A bell tolls for freedom outside Mosul. After two years of captive isolation in the genocidal hands of the Islamic State, the Nineveh Plain is being slowly liberated, and the sounds of a decimated faith community are ringing for the first time.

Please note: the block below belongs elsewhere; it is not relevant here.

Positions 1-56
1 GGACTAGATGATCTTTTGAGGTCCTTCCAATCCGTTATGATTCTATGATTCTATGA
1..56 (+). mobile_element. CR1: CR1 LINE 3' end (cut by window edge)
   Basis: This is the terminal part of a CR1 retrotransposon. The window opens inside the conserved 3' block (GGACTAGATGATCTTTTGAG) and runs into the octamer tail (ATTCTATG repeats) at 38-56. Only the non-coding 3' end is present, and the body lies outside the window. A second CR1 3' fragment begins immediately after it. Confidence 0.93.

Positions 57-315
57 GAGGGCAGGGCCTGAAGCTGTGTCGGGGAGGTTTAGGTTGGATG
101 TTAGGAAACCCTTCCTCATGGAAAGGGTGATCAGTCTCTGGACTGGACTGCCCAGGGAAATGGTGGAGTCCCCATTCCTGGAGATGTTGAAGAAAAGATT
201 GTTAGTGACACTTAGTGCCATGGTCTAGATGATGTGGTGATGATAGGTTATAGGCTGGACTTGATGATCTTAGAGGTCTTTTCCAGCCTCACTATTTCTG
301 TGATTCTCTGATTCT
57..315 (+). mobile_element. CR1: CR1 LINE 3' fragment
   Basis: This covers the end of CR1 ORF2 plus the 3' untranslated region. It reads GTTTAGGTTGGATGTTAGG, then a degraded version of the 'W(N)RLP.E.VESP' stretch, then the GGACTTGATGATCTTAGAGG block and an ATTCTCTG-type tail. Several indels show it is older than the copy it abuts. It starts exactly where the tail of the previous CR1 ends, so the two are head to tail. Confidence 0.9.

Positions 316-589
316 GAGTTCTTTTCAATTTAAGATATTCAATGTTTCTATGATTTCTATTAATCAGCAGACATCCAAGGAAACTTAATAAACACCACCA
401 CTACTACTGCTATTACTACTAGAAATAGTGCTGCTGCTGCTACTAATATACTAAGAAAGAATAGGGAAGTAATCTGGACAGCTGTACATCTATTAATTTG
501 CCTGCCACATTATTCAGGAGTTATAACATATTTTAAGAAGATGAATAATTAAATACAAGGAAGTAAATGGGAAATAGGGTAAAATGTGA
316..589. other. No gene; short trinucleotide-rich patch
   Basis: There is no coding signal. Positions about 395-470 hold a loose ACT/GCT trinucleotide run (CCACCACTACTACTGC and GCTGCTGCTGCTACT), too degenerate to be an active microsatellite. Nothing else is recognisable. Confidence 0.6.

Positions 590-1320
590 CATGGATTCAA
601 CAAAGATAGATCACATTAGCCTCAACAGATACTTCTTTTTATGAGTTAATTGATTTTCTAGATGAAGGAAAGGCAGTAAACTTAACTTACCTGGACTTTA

It was the summer of 2014 when the forces of the Islamic State surged out of Mosul to claim vast swaths of the Nineveh Plain, once a vibrant home to many of Iraq's ancient and historic religious minority communities, some of whom can trace their lineage for a millennia. Thousands of Iraqis were forced to flee through the middle of the night in a literal modern-day Exodus. One order of nuns described their horrific escape. As their van inched its way down the road, those walking alongside pressed against the vehicle and pounded on its panels, begging that their youngest children be included in order to ensure they lived.